This is my last fish column. The weekly write-up about Alaska’s fishing industry began in 1991 in the Anchorage Daily News. Since then, subscribership has grown to nearly 20 news outlets across Alaska and nationally.
The goal always has been to make readers aware of the seafood industry’s economic, social and cultural importance to all Alaskans.
Just one extra penny per pound at the docks means millions of dollars more for state coffers! Commercial fishing puts more people to work than any other private industry in Alaska and provides two-thirds of the nation’s wild-caught seafood.
More than 31,000 fishermen are out on the waters each year on about 8,900 vessels, ranging from small skiffs to large catcher-processors topping 300 feet. Most of Alaska’s fishing boats — 84% — measure less than 50 feet. Each boat is a small storefront, an independent business that can support one or more families.
As I leave the fish beat after three decades, here are some top thoughts.
I hope that Alaska can find ways to keep more of its fishing revenues in the state. A 78% share of the $718 million value for all pollock, cod, flounders and other groundfish caught in the Bering Sea and Gulf of Alaska in 2020 went to nonresident vessels.
Fifty-two Alaskans own 31% of the snow crab quota share pool; 200 nonresidents own 66%. Forty-nine Alaskans own 28% of the Bristol Bay red king crab quota; 181 nonresidents own 70%.
Maybe there’s a way that a portion of those catches could be allocated to coastal towns, similar to the community quota program for Western Alaskans. Just sayin’ ...
Likewise, I hope that more salmon permits remain in Alaskan hands. Since Alaska began limiting entry into salmon fisheries in 1975, residents of Bristol Bay communities, for example, now hold less than one-quarter of the region’s salmon permits. And more than 60% of gross earnings from the bay’s driftnet fishery leave the state.
My wish is to see more of every Alaska fish fully utilized.
Nearly all other protein industries around the world use animals “from the rooter to the tooter.” But in Alaska, the fish skins, heads, organs, shells and undervalued species like sculpin or arrowtooth flounder are mostly discarded or ground up and dumped.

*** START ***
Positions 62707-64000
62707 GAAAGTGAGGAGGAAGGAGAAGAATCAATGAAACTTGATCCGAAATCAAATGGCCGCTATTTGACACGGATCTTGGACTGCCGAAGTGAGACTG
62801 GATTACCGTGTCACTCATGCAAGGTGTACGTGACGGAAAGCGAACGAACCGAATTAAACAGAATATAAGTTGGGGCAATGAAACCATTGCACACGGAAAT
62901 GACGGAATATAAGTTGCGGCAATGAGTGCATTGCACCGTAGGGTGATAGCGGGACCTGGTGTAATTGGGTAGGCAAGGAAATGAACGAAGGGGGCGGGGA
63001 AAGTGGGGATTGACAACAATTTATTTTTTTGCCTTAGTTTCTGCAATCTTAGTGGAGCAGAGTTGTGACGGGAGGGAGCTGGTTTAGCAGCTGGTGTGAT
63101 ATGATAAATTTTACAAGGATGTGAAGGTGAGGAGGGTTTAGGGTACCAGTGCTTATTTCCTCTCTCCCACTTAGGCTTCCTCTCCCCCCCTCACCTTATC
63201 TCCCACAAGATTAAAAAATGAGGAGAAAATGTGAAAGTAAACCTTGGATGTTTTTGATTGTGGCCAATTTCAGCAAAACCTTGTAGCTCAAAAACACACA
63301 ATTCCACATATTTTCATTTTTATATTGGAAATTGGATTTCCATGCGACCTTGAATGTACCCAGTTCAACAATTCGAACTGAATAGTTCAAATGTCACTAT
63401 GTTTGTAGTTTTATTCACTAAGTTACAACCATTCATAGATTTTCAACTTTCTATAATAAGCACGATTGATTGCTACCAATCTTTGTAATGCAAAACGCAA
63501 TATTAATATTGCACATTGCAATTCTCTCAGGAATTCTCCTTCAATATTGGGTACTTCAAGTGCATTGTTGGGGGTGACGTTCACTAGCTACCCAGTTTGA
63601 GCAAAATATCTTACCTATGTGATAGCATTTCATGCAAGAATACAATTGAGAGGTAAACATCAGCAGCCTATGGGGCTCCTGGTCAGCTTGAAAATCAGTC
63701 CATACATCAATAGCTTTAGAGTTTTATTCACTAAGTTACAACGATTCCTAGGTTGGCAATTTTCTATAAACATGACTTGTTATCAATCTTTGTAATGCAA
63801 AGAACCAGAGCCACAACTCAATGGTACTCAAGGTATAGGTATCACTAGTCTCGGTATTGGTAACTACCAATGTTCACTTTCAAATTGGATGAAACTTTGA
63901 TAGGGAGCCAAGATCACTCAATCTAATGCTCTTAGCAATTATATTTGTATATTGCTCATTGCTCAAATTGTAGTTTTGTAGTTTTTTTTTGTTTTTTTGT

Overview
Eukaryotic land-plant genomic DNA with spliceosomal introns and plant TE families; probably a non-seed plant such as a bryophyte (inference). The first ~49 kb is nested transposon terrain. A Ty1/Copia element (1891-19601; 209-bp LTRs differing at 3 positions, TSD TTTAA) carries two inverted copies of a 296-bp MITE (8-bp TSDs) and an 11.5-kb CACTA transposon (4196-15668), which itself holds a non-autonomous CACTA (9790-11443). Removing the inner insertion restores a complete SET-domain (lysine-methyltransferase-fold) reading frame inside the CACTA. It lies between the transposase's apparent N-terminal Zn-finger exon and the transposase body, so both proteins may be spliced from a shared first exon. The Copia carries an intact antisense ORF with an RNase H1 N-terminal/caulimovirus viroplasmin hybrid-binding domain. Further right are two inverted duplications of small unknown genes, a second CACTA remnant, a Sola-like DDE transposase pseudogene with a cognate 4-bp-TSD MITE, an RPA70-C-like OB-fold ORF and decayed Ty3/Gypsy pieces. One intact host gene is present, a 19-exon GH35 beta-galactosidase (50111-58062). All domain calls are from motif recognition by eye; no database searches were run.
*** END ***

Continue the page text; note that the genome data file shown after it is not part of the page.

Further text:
Those byproducts could provide a steady Alaska revenue stream of hundreds of millions of dollars from the pharmaceutical, nutraceutical, cosmetic and myriad other industries.
For example, an Icelandic company called Kerecis recently was given a third six-figure grant by the U.S. Defense Department to create bandages from cod skins for use by the military. The collagen and omega-3 in the skins provide infection barriers and enable the human body to regrow its own healthy tissues.
I believe Alaska is getting left behind in terms of patented or trademarked “intellectual properties” stemming from things like bioengineering, advanced analytics, decarbonized vessels, robotics and other high-tech industry advances seen in other states and nations.
The robot makers believe the system will help solve workforce problems in remote processing plants where it’s tough to recruit enough workers.
Commercial fishing was Alaska’s first industry and it drove the push to statehood in 1959. As Alaska Sen. Ted Stevens often said: Long after the last drop of oil is taken from our lands, our fisheries will sustain us.
It has been a privilege to be a voice for Alaska’s seafood industry, and I will continue to be. Find fishing updates, prices, market trends and comments at my new blog, still a work in progress: www.alaskafish.news.